No one wants to feel like the world is rigged against them or that impersonal forces call all the shots. By the same token, no one wants to be subject to the whims of autocrats who have no concern for anyone but themselves.
Algorithmic decision automation is a powerful force in today's world. As a recent New York Times article calls out, big-data-infused algorithms are the smarts behind targeted marketing, advertisements, recommendations, experiences, and practically every other transaction and interaction in our online world.
You may not know the precise assemblage of data, statistical models, business rules, or other algorithmic components that power any specific automation scenario in which you're enmeshed. But you know that some dynamic blur of that drives it all at every moment in time.
That's simply the way the world works now, for good or bad. I'm not sure whether algorithmic accountability -- in other words, a full and transparent reckoning of the data, statistics, contextual variables, and other factors powering an automated decision -- is feasible in all circumstances. The year before last, I expounded at length on the issues surrounding algorithmic accountability. To sum up that discussion, I'm not opposed to it, and it certainly is a needed check and balance on decision automation processes, but I doubt it would be as feasible in practice as its advocates believe.
That's one issue, but there's another check and balance on algorithmic overreach that might be more feasible. I'm referring to the possibility that humans -- in other words, managers and others in organizations that operate these automated systems -- should be able to override algorithmic decisions in various circumstances. It's not a question of whether it's technically feasible: Manual overrides are built into many business-process workflows.
Where algorithmic decisions are concerned, the heart of the issue is whether manual overrides are advisable in every circumstance. There are pros and cons for manual overrides, as discussed in the New York Times article:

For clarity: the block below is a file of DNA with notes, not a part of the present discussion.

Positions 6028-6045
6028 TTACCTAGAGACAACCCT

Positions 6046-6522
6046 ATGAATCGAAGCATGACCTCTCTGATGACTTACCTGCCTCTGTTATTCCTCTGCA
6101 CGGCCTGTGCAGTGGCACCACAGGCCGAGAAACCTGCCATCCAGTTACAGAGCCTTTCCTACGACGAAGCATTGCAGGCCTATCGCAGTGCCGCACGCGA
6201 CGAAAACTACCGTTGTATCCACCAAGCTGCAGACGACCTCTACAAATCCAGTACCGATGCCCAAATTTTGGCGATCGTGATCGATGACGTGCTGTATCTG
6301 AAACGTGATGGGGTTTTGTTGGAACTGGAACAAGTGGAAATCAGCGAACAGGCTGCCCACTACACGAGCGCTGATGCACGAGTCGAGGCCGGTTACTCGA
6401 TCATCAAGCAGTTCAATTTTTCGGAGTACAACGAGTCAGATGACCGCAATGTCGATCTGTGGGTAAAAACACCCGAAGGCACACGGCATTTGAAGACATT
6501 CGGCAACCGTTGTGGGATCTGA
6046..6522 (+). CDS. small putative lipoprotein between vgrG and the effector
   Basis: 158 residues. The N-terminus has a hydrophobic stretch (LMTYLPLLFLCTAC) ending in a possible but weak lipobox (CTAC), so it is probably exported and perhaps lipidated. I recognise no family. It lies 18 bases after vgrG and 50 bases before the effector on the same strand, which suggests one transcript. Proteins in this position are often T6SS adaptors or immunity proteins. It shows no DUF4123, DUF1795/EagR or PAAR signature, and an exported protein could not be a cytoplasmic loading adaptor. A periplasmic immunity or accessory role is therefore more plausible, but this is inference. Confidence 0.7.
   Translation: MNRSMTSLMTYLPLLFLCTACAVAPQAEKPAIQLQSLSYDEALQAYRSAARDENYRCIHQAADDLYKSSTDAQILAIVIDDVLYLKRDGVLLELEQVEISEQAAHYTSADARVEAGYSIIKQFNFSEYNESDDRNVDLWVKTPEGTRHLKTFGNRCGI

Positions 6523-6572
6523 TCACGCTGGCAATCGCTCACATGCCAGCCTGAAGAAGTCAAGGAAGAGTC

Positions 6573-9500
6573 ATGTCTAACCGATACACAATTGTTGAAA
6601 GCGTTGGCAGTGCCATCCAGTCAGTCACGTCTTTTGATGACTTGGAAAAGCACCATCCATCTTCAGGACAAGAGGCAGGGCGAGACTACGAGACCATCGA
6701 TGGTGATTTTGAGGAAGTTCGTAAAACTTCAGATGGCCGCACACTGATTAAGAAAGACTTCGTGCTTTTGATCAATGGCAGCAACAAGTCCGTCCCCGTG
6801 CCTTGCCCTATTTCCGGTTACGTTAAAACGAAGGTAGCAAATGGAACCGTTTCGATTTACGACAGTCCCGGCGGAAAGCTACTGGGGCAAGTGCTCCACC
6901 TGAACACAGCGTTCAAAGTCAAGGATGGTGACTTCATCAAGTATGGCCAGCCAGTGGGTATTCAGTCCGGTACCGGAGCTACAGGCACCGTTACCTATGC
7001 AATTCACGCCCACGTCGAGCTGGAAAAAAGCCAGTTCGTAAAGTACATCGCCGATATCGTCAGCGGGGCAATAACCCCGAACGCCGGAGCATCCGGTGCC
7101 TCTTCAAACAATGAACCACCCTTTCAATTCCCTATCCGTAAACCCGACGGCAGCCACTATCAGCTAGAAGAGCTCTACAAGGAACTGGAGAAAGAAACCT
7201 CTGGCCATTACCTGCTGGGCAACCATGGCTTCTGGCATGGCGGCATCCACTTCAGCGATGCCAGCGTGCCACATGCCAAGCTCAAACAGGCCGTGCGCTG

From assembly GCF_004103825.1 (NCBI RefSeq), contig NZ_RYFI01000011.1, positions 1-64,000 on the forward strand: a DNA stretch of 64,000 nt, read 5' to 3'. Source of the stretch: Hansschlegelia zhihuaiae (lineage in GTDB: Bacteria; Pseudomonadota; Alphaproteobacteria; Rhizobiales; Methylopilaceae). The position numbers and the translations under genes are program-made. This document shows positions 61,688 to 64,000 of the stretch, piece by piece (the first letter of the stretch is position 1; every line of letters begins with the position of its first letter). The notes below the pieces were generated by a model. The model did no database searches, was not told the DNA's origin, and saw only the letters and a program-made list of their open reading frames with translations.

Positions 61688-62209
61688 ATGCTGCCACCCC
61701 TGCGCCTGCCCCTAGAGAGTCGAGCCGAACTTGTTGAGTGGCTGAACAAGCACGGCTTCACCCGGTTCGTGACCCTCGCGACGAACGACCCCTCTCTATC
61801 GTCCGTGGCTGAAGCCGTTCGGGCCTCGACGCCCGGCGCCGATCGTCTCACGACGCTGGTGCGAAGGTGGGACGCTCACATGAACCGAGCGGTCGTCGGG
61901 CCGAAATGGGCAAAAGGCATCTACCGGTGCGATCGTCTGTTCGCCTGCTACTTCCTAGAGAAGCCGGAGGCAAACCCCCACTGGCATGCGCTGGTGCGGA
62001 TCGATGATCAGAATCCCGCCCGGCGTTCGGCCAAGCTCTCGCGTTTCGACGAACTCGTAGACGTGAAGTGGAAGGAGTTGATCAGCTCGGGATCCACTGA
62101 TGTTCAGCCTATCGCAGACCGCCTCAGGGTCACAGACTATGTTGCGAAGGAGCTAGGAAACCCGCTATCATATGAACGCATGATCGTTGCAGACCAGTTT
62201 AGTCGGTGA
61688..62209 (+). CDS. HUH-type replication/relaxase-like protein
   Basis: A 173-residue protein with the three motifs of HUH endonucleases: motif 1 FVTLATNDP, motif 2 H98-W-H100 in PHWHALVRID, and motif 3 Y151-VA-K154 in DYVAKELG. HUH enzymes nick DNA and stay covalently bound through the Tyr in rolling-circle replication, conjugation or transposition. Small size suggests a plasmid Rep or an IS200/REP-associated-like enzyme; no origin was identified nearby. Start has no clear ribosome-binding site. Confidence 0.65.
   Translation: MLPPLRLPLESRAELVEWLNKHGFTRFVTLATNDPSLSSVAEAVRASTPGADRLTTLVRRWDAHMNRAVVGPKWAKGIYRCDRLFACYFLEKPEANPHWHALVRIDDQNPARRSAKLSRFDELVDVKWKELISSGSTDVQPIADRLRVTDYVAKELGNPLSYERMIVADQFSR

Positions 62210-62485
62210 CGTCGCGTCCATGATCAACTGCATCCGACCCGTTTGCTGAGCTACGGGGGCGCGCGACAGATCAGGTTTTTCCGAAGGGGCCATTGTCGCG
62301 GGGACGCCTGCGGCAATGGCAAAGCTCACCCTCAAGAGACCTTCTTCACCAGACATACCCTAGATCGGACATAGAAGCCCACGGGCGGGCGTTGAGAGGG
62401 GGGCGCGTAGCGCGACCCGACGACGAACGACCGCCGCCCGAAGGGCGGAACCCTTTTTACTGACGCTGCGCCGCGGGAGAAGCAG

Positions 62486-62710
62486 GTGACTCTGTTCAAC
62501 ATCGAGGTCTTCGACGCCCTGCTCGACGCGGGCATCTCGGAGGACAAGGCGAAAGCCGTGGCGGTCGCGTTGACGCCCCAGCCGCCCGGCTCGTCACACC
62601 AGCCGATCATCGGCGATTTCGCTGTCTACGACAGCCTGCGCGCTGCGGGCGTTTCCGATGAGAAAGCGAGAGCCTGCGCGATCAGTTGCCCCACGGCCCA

Pros of manual override
The core advantage is that manual overrides enable organizations to deal with cases that the algorithmic decisions don't address at all, or at least not adequately in all circumstances, and in which human judgment and flexible response are a necessary corrective. Overrides also cover the more critical situations where the algorithmic decisions area usually best, but which have such high-impact downside outcomes -- such as when people's lives, liberty, health, and safety hang in the balance -- that the (admittedly minuscule) risks of the wrong decision demand a fail-safe human "second opinion."
Cons of manual override
The impersonality, consistency, and audit trail of automated decisions is inherently fair in the same way that the "rule of law" is fair in democratic societies. When you introduce the possibility of appeals -- in other words, manual overrides by a "higher court" of human judgment -- you also introduce the potential for bias, inconsistency, favoritism, and corruption. You introduce the delays associated with manual decision processes. And you risk watering down the audit trail of factors that caused person A to interpret, bend, or circumvent the rules in the case of person X.
Another downside of overrides is the inefficiency of manual processes, which require hiring and allocation of staff resources, increases in administrative overhead, and diversion of budget from other necessary programs. Those costs may need to be passed onto all customers, including the majority, whose cases rarely require overrides. Yet another disadvantage of overrides is that human judgments may, upon further examination (in the algorithmic accountability process) prove to be suboptimal in most cases.
What's the right decision: Let the bots rule or let humans throttle them? That's not an issue you want the bots to decide. They're not all-knowing.
But ask yourself: Does your organization have humans with the wisdom and perspective necessary for gauging when the bots truly need to be reined in?